Japan mulls cuts in govt staff, pay

Tokyo, Nov 14 | Updated: Nov 15 2005, 05:30am hrs
Japanese ministers and policy advisers called on Monday for cuts in both the number and total salary of the countrys civil servants to help limit government expenses and restore ailing state finances. The Council on Economic and Fiscal Policy, including cabinet ministers, academics and business leaders, agreed the government should halve the total payrolls for its employees as a proportion of nominal GDP (gross domestic product) within the next decade.

We propose drastic cuts to the government payroll, by radically cutting the total number of civil servants and enacting bold reforms in the payroll system, the council, which is the governments top economic advisory group, said in a draft report. The report suggested cutting the number of workers on central government payrolls, currently around 687,000 excluding postal workers, by more than 5% in the next five years. It also urged changes to civil servants remuneration system to ensure salaries reflect workers abilities rather than being automatically calculated based on the number of years served. The proposals are expected to eventually be adopted as official government policy, although minor changes are likely.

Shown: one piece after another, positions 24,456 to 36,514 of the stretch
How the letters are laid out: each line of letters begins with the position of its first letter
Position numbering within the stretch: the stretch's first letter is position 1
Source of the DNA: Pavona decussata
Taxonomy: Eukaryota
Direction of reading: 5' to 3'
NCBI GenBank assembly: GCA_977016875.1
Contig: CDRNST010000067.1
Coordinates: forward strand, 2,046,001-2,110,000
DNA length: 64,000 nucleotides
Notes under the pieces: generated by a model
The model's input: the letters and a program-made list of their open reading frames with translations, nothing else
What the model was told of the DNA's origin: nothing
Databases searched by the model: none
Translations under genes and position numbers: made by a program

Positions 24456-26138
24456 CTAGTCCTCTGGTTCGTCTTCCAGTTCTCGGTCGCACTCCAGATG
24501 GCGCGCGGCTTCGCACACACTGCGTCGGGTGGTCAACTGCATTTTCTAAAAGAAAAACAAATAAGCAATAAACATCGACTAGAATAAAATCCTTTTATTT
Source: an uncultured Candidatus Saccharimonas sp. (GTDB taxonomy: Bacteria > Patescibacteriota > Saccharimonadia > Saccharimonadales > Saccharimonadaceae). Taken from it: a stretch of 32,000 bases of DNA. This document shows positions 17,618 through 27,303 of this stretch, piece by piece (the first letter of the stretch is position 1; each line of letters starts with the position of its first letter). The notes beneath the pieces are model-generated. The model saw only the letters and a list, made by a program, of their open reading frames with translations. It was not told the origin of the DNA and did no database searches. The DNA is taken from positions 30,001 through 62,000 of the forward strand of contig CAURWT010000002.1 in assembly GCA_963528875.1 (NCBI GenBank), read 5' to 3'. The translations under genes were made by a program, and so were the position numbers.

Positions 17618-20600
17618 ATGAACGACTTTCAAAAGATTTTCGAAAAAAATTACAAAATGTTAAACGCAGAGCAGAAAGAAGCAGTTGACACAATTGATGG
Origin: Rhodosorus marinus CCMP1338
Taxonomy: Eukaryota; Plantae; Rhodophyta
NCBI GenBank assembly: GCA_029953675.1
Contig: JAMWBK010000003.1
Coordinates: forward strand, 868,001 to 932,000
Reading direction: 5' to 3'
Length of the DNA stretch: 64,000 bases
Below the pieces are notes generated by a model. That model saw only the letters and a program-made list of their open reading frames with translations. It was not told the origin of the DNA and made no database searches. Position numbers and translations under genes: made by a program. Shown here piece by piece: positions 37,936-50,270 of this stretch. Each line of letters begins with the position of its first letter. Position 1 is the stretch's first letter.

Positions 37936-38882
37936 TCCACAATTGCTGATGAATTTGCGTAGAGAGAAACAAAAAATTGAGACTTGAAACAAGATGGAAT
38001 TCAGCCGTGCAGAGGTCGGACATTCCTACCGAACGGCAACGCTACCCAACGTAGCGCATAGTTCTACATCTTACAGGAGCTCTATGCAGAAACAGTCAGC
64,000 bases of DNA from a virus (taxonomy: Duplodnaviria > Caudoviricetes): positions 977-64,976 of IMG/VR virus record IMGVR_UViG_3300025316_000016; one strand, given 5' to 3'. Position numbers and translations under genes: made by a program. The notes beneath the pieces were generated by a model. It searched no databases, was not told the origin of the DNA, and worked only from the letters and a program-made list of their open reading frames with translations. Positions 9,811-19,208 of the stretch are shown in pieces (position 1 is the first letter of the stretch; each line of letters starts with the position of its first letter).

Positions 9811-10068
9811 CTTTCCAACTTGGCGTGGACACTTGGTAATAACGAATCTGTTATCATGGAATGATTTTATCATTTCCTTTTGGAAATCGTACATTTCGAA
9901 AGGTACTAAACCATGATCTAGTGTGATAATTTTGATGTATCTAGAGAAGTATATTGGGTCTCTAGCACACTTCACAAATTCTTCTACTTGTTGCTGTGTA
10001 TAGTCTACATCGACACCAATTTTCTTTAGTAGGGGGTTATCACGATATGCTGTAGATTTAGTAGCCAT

Most of the cuts are likely to be made over time and through attrition, or by not replacing those who retire, but the move would nonetheless be a symbolic triumph for Prime Minister Junichiro Koizumi, who is urging spending cuts in areas previously considered sacrosanct.

Japanese government jobs have long represented stability, compared with the private sector, where employment and salaries have only recently started to recover after the economys emergence from a decade-long slump.